As the Casey Arborway design nears a release for construction bids, the state Department of Transportation (MassDOT) is seeking new funding sources, redesigning a Forest Hills T Station busway, and planning permanent replacement parking at the Arborway Yard.
The crumbling Casey Overpass, which the Casey Arborway surface streets eventually will replace, underwent emergency repaving last weekend following complaints of cars being damaged on potholes. The work snarled traffic and reportedly will be the last such repaving before the overpass’s demolition, slated for next spring.
A final meeting of the project’s Design Advisory Group (DAG) will be scheduled for later this month, according to MassDOT. Construction bids are expected to go out by roughly mid-November.
The Casey Arborway is being funded through the state’s Accelerated Bridge Program (ABP), dedicated to fixing crumbling bridges. MassDOT is now seeking alternate funding for parts of the project to free up ABP funds for other bridges, according to spokesperson Michael Verseckes.
The funding move is sparking confusion. State Rep. Liz Malia and Bernie Doherty, head of the Asticou-Martinwood-South Street Neighborhood Association, both told the Gazette that a MassDOT representative said that it turns out that ABP funds legally cannot be used on Casey project “mitigations” that don’t directly include the roadway, including T station work, at a Sept. 18 neighborhood association meeting.
“They did say that,” Malia said. “My recollection is, he said, ‘We’re not allowed to use Accelerated Bridge money [for mitigations].”
Verseckes said he could not explain what happened at the meeting, which he did not attend, but clearly stated to the Gazette, “Accelerated Bridge Program funding can be used for all aspects of this project.”
But, Verseckes said, MassDOT is going through a “fiscal exercise” of seeking alternate funds for mitigation work to free up ABP funds for other bridges. That funding could come from existing state road and bridge money, or from new allocations in the state transportation budget, he said. However, he could not specify amounts or programs, and Malia said that is troubling.
“How much money and which program are you taking it away from?” Malia asked, adding that she had not heard any discussion of such funding in the Legislature. She also expressed concerns about mitigations possibly going over budget with no clear funding sources to complete them.
Upper busway changes
The “upper busway,” or large bus stop area, along South Street at the T station has been redesigned several times to add a new stop for the relocated Route 39 bus and to block headlights that could shine into the Asticou-Martinwood neighborhood across the street.
A new design was released at the Sept. 18 neighborhood association meeting, which was not publicized. The design includes a large wall, topped by plantings, to block light.
It also reduces the number of bus “bays,” or passenger platforms, from three to two. A year ago, a third bay was added to the plan as supposedly necessary to handle the 39 bus. But, MBTA spokesperson Joe Pesaturo told the Gazette, the current plan will work for the T.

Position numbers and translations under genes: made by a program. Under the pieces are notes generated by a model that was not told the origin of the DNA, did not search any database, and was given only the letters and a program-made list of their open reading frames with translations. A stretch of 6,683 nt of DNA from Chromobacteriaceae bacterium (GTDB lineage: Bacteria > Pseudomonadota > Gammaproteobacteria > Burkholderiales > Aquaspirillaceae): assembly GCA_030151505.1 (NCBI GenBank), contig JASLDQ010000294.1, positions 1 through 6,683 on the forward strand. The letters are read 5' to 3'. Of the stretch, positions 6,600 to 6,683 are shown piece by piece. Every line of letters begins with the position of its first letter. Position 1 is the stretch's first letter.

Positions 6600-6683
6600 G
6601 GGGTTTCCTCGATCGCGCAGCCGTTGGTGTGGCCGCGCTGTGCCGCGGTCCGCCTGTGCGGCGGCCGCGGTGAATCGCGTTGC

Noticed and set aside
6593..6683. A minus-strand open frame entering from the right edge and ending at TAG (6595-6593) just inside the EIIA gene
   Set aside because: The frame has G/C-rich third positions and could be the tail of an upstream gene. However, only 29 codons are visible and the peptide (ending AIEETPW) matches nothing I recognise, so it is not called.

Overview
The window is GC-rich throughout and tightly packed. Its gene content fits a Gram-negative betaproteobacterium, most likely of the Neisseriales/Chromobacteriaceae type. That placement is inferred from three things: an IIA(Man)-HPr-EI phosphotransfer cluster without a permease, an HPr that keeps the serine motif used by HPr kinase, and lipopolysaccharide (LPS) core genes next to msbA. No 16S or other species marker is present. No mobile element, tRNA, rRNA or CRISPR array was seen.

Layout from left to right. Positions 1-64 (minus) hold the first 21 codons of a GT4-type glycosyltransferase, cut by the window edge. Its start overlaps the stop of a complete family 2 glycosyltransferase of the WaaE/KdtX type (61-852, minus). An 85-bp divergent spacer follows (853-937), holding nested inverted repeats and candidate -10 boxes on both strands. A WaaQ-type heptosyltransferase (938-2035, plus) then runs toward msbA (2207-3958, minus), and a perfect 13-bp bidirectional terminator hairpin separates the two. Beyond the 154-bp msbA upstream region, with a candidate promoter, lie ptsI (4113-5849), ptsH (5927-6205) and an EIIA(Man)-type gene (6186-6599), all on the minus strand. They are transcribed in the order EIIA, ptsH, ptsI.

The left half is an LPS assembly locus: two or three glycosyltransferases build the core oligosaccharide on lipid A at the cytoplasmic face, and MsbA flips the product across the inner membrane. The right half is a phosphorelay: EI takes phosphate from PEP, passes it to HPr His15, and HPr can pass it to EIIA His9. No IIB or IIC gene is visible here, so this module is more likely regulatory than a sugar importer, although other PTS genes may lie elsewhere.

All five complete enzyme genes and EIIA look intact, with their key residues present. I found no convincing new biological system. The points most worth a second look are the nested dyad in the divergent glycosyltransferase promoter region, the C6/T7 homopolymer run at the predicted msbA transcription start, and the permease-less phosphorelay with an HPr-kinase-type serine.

“Bus Operations [staff] has examined, and approved, the design plan,” Pesaturo said in an email. “In fact, it’s the opinion of Bus Operations that the design is much improved over the three-platform layout” because of better pedestrian safety, better canopy coverage for passengers, and a more direct exit approach.
Despite having fewer bays, the design still takes up the same amount of space, including the elimination of some T station employee parking.
The total construction cost estimate—which Doherty complained was unclear at the meeting—is $7 million, according to Verseckes.
Doherty said many residents likely would approve of the redesign itself, but that there is confusion and concern over the funding and whether it actually will be built as planned or at all. He said residents requested another meeting, but that MassDOT declined.
The Route 39 is one of the T’s busiest bus lines and some community members have expressed concerns about service impacts of moving its terminus from New Washington Street to the upper busway. MassDOT and the MBTA have said there will be no significant impact.
But Malia and Doherty raised further concern about yet another busway change so late in the process in a design that, Doherty said, was described as “hot out of the oven.”
“We’re talking about a major transit hub,” Malia said.
Arborway Yard parking
A lingering question mark in the Casey Arborway plan is the fate of roughly 105 parking spaces beneath the overpass used by employees of the West Roxbury District Courthouse. The Gazette has learned further details of a plan to put some of those spaces permanently at the MBTA’s Arborway Yard bus facility.
The current plan is to relocate 65 parking spaces to the Arborway Yard, on the other side of the Arborway, with the rest of parking spaces not replaced. The selected area is a space currently used to chip wood that has been quarantined for possible infestation by the Asian longhorned beetle (ALB). If JP remains free of ALB sightings, the quarantine and wood-chipping are slated to end early next year.
Using the Arborway for courthouse employee parking is both the “short- and long-term plan,” Verseckes said.
It is unclear how that will play into long-stalled plans to build a permanent, full-scale MBTA bus garage and adjacent mixed-used redevelopment at the Arborway Yard site.
Parking for courthouse jurors will remain on-street adjacent to the courthouse at 445 Arborway, Verseckes said.